‘There is a saying among global trade negotiators that the world is divided between cannibals and lunch. The UK may be finding painfully that leaving the protection of the cannibals has condemned it to become lunch. It was certainly Stephen (Haseler)’s view that the English superstate was just as incapable of responding to new challenges internationally as it was domestically.’
‘young people in Scotland indeed show substantially higher levels of engagement with representative democracy (through voting) as well as other forms of political participation (such as signing petitions and taking part in demonstrations); and they engage with a greater range of information sources about politics and reflect greater levels of political efficacy’.
“It says something about Labour’s demise in Scotland that its chief role in the 2017 election may well be as a third-party influence on contests between the SNP and the Conservatives, rather than as a direct contender to win the largest share of Scottish seats.”
“It won’t work. May’s project will flounder. It cannot deliver the communitarian goals it strives for, and will damage Britain’s competitive position.” But: “In Scotland, things will keep going catastrophically nowhere.”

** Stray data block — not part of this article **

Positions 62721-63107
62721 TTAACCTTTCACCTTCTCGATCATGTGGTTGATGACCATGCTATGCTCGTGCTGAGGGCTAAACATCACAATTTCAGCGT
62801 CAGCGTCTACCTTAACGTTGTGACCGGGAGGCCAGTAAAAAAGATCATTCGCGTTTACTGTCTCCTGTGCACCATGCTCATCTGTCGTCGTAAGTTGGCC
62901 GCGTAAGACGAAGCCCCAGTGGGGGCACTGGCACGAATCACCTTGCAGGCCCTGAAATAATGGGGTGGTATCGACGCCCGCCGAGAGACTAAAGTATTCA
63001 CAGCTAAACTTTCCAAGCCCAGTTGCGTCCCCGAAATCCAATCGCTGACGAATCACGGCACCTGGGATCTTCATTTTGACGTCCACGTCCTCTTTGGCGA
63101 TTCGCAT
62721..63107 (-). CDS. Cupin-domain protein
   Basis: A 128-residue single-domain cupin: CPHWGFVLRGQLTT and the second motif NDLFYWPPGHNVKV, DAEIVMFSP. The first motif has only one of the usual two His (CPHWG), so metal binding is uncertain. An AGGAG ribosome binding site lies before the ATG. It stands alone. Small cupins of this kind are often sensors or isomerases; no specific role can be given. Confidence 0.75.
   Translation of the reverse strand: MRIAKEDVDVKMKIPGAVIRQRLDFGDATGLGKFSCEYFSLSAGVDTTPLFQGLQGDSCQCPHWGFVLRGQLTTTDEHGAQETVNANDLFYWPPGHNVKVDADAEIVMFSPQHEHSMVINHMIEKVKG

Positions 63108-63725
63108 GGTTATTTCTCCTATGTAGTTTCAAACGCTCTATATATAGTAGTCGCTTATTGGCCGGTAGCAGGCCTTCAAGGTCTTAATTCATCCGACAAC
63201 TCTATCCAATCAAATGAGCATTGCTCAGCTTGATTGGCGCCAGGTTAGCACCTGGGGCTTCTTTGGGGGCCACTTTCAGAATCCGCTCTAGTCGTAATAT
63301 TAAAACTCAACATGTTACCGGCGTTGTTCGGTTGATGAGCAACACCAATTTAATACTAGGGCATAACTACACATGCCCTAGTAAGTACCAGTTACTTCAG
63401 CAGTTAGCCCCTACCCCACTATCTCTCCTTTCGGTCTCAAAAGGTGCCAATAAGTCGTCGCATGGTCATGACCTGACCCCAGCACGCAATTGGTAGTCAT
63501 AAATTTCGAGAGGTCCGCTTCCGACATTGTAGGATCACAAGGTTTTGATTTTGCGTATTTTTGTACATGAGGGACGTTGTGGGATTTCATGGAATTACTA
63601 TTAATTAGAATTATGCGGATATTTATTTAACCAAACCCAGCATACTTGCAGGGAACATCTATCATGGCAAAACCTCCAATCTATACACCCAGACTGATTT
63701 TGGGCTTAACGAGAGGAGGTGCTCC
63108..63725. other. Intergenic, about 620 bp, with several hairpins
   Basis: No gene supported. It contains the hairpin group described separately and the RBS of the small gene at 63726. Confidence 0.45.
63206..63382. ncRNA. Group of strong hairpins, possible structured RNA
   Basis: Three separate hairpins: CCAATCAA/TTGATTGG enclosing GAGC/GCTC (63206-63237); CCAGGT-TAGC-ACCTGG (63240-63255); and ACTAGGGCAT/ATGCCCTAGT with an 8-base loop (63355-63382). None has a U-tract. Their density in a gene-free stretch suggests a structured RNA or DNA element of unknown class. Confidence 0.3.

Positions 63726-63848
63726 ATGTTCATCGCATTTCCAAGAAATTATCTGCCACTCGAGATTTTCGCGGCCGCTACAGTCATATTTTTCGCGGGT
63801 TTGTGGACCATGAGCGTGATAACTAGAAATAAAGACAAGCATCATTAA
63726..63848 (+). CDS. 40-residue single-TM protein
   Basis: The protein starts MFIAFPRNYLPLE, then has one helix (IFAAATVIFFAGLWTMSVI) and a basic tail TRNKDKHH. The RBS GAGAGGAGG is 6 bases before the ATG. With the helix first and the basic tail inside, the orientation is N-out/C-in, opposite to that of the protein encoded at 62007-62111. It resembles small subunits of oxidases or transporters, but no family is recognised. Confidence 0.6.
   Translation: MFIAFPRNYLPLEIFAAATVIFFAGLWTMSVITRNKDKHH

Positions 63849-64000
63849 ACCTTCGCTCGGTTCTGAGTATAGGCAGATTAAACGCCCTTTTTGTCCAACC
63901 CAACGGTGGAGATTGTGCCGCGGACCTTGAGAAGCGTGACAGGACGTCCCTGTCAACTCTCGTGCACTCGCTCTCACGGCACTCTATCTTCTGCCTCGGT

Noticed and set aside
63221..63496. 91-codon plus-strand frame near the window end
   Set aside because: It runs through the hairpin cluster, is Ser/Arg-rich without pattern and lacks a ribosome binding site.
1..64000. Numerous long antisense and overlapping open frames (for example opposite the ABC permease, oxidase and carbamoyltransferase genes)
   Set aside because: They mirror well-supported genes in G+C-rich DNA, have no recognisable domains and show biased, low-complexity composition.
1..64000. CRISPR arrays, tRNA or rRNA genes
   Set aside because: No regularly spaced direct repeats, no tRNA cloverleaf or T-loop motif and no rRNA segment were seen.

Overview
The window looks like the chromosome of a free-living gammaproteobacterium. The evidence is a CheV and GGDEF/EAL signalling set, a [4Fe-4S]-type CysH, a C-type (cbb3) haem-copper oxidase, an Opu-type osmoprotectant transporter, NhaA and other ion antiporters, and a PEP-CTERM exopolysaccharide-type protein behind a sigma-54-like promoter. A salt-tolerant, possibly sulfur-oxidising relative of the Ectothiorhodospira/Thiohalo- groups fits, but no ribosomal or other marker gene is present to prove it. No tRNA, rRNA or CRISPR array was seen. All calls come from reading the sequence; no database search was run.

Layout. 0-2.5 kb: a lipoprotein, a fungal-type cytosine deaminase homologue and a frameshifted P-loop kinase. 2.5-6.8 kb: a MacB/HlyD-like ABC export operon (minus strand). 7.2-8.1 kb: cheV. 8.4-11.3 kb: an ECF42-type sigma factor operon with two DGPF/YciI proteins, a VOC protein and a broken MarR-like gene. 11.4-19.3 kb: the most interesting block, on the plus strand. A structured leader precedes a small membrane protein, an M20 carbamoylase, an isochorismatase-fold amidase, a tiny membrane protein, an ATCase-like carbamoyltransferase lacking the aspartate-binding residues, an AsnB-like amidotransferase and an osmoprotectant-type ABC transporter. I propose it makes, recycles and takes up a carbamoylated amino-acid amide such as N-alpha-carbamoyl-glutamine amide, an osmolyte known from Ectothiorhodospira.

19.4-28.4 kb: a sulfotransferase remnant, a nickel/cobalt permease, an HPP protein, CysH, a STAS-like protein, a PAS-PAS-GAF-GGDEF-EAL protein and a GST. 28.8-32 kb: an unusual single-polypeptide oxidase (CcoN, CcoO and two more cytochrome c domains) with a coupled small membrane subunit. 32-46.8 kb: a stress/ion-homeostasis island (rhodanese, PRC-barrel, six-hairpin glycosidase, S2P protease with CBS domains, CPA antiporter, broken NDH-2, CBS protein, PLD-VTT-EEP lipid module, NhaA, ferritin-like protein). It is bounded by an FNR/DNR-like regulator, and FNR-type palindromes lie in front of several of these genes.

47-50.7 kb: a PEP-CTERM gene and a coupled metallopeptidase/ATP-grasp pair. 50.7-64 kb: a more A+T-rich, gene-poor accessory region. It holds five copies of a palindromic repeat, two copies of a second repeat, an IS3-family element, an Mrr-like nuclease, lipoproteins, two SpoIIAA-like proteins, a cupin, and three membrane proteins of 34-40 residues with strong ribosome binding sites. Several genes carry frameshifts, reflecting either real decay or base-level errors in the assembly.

The Scottish Conservatives talked up their Holyrood election prospects at their recent conference at Murrayfield. But their past record and the wider economic and political context suggest they would be wise to err on the side of caution.
How do students and other young people plan to vote on May 5? In the first of a series the author considers the case for Scottish Labour getting his crucial second vote but opts instead for the Greens to counter-balance a constituency vote for the SNP.
Labour in Wales may be facing a tough election in May 2016 but unlike its Scottish counterpart it is likely to benefit from a divided opposition – and may hold on to power in Cardiff Bay.
The pollsters universally predicting a SNP landslide may be heading for a fall, argues Jackie Kemp from inside the bookie’s shop.